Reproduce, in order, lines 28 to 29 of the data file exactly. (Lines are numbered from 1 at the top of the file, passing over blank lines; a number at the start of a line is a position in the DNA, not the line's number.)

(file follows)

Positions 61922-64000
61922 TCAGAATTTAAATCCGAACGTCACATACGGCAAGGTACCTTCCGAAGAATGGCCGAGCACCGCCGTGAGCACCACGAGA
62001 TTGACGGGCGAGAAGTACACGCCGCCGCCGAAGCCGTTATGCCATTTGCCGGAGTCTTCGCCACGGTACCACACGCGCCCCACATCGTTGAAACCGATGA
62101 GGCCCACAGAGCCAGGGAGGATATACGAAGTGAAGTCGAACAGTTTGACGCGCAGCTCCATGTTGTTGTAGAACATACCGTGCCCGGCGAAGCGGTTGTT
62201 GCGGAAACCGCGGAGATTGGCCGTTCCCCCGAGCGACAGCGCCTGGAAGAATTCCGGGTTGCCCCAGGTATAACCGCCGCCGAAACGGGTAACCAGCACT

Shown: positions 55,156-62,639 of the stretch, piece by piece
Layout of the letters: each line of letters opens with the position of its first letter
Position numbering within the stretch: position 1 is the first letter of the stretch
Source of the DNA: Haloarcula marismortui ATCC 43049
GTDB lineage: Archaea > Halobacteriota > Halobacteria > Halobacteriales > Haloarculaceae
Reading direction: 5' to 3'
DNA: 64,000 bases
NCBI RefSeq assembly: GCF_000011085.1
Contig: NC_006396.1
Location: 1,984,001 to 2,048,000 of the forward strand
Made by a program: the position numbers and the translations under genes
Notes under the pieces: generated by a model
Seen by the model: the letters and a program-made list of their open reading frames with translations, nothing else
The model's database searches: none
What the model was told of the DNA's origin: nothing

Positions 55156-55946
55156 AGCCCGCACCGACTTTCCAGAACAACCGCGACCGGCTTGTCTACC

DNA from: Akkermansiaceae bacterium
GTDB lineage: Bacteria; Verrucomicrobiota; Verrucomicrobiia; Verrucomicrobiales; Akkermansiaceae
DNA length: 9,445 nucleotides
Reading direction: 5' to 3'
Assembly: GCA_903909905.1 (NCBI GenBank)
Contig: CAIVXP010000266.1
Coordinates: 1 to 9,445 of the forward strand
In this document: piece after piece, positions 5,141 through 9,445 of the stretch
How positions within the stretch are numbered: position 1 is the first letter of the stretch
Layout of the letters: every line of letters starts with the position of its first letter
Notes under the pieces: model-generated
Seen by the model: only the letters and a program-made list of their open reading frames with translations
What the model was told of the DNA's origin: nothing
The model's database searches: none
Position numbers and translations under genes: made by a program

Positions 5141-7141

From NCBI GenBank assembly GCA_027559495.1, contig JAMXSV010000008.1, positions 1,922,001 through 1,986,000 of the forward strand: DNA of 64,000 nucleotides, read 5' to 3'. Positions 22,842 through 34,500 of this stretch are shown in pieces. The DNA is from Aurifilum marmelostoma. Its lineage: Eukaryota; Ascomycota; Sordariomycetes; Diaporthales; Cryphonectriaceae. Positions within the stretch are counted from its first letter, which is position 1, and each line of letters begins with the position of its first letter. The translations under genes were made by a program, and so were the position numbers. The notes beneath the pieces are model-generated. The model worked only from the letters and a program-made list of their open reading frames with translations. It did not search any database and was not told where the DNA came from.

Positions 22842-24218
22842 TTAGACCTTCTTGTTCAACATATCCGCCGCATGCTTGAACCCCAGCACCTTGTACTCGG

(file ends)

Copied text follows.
Contig: CAIVXP010000266.1
Coordinates: 1 to 9,445 of the forward strand